John Rousmaniere The Annapolis Book of Seamanship, my instructional book (named for one of the great centers of sailing), is right up there. I’ve put more than 10 years of my life into that book in all its editions, the fourth of which was recently published by Simon & Schuster. The challenge is to be thorough, technically accurate, clear, and also personable, all at once. I have a brilliant collaborator in Mark Smith, who did the illustrations and design. It also has helped that I have been quite active in the safety-at-sea training movement that arose after the 1979 Fastnet Race storm, in which I sailed and about which I wrote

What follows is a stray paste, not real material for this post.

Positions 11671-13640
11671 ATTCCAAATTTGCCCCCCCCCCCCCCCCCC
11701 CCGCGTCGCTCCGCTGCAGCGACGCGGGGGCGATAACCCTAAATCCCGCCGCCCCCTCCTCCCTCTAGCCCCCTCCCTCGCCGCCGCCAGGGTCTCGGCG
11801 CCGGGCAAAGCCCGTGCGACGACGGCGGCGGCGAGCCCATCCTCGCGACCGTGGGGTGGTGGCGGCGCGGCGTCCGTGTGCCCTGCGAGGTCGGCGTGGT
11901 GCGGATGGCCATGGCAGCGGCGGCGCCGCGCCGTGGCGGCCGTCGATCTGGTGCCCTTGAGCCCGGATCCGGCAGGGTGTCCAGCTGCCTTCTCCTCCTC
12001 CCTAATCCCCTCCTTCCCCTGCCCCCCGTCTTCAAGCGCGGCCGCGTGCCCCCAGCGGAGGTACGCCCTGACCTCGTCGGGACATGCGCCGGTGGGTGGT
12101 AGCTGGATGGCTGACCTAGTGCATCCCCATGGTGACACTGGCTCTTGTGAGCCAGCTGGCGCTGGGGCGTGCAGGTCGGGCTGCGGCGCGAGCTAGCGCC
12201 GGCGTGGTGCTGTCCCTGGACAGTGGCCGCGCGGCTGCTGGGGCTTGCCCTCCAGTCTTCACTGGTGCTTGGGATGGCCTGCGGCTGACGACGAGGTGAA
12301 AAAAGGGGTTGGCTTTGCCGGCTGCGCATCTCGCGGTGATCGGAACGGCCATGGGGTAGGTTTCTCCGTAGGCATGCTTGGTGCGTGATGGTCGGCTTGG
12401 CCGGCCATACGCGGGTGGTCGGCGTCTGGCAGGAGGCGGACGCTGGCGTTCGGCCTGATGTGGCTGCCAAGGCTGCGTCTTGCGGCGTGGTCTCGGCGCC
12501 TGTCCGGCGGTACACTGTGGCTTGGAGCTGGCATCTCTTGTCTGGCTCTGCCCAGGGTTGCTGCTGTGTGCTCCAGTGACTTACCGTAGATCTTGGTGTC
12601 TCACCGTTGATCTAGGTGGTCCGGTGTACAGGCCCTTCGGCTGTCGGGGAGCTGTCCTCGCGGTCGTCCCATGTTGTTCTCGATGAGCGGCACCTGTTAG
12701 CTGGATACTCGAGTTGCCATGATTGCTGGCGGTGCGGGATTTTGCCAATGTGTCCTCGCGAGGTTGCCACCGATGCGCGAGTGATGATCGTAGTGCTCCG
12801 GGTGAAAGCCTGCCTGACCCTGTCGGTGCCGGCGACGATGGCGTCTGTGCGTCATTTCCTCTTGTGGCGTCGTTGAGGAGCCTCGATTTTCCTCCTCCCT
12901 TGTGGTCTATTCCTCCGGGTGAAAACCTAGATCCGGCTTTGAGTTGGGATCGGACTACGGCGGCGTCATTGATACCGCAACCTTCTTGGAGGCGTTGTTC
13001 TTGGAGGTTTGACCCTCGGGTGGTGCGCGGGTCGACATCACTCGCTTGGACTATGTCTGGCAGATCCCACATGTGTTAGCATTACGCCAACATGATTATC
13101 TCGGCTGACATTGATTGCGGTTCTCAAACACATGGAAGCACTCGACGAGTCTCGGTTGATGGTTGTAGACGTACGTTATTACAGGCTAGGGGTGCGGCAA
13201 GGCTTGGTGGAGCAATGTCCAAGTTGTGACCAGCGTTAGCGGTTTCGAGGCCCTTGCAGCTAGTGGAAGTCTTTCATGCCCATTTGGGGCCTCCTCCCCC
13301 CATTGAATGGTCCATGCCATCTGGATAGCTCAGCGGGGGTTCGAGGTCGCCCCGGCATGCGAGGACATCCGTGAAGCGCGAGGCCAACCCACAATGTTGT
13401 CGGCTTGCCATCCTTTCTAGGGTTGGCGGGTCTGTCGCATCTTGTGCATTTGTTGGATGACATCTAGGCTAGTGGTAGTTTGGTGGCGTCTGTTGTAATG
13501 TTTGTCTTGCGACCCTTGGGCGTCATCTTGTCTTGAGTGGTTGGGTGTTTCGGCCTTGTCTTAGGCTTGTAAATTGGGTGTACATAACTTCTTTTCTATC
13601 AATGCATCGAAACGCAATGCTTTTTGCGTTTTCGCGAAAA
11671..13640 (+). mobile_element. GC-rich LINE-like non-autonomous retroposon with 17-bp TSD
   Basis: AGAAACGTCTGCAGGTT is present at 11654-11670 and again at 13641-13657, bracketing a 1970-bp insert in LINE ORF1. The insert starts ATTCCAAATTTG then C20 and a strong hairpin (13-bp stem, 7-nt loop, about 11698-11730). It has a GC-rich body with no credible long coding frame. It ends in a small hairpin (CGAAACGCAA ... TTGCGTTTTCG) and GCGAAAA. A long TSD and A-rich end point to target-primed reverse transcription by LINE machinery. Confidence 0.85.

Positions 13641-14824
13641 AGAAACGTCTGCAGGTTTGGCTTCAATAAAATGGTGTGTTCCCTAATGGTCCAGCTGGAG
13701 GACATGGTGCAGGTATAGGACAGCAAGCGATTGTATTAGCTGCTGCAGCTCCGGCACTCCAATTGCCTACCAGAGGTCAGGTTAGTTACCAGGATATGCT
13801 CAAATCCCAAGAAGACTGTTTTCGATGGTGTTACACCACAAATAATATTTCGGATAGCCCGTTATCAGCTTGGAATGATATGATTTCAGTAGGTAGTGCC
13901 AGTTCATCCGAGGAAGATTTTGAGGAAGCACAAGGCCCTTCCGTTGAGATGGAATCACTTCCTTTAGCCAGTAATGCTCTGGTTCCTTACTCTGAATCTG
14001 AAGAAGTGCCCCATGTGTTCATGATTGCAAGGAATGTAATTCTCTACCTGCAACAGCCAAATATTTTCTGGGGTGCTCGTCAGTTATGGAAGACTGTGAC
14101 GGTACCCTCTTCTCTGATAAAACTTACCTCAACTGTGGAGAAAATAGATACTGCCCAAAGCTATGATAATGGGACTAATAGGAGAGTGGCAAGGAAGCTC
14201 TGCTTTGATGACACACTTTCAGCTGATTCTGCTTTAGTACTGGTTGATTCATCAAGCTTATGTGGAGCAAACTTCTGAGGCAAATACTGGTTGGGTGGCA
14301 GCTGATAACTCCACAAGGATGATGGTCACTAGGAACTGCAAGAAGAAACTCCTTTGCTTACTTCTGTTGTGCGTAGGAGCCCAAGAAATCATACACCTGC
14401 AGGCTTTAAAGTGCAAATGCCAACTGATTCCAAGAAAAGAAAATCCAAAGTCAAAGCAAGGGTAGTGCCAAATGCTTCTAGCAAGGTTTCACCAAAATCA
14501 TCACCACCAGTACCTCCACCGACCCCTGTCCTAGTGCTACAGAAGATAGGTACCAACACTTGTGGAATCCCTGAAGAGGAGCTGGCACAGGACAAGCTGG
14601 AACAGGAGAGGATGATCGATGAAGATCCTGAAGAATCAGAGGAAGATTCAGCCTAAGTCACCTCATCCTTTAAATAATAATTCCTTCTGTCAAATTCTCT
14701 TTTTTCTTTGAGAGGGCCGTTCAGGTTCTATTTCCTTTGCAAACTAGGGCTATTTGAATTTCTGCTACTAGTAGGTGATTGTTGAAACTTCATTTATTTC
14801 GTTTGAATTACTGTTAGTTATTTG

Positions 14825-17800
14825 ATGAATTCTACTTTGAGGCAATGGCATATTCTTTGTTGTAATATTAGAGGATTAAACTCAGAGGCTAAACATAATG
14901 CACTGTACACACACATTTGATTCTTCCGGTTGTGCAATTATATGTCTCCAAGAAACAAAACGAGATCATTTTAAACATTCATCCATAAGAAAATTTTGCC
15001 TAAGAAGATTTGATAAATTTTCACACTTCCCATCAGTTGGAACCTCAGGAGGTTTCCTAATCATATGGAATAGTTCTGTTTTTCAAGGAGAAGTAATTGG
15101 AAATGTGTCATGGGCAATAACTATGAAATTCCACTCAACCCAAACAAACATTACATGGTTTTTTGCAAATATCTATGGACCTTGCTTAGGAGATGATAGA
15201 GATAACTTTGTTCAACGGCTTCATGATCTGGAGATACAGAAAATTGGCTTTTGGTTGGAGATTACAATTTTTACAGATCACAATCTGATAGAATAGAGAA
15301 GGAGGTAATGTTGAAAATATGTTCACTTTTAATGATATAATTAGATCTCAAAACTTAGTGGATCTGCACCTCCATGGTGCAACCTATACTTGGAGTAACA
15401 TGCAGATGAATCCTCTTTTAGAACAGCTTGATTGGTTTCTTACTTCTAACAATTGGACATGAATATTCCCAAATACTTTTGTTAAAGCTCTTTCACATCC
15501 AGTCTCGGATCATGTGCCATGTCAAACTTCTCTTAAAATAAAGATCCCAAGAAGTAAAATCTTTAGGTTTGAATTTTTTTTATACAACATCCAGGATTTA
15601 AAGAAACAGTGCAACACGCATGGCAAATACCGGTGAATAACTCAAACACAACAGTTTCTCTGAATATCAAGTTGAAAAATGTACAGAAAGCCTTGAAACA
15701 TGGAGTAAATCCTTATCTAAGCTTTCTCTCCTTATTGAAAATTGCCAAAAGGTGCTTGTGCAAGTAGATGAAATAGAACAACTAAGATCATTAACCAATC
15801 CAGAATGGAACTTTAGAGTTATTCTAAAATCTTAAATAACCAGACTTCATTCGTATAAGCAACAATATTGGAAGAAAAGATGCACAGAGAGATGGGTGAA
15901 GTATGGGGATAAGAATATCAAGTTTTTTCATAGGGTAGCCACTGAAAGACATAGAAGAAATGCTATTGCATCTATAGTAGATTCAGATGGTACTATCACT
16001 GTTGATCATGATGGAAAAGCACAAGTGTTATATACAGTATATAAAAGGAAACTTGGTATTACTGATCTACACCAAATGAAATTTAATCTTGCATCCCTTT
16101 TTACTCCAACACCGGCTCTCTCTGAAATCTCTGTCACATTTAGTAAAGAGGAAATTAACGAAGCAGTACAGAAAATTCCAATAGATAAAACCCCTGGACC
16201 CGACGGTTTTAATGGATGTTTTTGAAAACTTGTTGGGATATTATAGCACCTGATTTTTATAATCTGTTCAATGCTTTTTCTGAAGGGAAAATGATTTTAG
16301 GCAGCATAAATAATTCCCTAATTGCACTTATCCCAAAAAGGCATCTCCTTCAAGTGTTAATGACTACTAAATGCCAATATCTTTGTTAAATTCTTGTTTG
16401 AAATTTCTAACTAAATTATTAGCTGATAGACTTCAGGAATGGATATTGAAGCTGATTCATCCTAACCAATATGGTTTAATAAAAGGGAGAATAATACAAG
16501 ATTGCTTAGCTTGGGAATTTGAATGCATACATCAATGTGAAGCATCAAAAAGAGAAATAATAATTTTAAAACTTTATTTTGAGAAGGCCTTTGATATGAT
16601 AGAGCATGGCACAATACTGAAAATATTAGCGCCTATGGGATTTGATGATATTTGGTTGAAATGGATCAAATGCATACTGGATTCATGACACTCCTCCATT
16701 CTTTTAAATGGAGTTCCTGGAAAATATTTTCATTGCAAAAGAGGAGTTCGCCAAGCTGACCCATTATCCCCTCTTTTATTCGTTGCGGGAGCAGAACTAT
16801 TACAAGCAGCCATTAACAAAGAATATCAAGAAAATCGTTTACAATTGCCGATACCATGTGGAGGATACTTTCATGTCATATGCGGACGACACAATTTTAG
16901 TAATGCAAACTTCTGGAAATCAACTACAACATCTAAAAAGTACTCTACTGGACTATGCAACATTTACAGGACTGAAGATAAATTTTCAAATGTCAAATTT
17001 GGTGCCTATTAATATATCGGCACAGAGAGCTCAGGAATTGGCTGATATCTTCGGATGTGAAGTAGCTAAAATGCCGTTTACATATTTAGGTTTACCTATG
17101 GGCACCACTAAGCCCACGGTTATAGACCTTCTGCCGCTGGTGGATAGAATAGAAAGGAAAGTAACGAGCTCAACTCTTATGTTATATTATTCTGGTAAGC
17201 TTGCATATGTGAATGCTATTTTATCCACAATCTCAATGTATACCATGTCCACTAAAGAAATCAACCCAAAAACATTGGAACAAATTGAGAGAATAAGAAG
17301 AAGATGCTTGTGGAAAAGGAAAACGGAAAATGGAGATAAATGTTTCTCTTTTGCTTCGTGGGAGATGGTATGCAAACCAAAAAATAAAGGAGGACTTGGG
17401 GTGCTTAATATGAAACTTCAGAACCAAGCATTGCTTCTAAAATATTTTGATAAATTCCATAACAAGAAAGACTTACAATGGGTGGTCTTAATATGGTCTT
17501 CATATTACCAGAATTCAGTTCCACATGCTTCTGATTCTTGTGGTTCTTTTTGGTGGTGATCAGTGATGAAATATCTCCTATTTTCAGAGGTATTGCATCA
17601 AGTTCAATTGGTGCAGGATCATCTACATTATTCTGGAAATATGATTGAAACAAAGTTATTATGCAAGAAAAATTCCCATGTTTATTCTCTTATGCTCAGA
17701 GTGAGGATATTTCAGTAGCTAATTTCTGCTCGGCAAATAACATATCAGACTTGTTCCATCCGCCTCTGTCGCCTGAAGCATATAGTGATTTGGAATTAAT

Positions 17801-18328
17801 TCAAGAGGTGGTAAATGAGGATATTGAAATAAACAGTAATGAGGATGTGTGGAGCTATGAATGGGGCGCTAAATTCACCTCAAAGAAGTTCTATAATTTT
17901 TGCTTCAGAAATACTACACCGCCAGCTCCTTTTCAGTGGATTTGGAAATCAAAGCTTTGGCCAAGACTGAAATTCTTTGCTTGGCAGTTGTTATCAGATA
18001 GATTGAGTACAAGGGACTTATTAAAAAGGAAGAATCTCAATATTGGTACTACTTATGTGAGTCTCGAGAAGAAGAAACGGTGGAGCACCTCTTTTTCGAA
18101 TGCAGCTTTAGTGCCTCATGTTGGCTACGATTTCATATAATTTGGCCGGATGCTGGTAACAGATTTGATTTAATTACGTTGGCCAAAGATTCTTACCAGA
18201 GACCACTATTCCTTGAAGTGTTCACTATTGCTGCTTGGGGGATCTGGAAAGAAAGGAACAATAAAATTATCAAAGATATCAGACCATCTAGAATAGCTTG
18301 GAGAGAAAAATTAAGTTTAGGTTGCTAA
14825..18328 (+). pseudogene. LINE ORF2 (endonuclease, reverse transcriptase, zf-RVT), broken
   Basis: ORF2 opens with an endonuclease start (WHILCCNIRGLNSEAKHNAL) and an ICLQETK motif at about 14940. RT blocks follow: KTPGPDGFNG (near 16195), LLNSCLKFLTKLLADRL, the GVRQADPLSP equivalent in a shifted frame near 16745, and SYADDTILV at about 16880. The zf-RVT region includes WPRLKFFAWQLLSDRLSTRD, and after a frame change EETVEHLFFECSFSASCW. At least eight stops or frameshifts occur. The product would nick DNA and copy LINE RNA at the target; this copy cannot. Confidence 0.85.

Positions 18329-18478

another of my favorites, Fastnet, Force 10. I spoke at the first post-Fastnet safety seminar, at the Naval Academy in January 1980. All those safety seminars that I moderated and spoke at across the country kept me in touch with the needs and fears of average sailors.
At Historic Linchester Mill
You describe your life as a bluewater sailor as “avoiding complacency.” Can you tell me more about that? As a writer, you are known for documenting some of the most well-known yachts and sailing races, as well as promoting safety at sea. Were you advising sailors of the Chesapeake Bay on some of the most important lessons you have learned, what would they be? I suppose that the most important lesson for any sailor is “Never
Tandem Antiques has relocated to Preston, MD. (12 Miles from Easton)
Come visit us and tour the 17 acres & Historic Linchester Mill Museum Thurs.-Sat. 10-5 pm & Sun. 11-4 pm 3395 Linchester Rd. Preston 410-829-3559 www.tandemantiqueseaston.com 46
Tidewater Times June 2017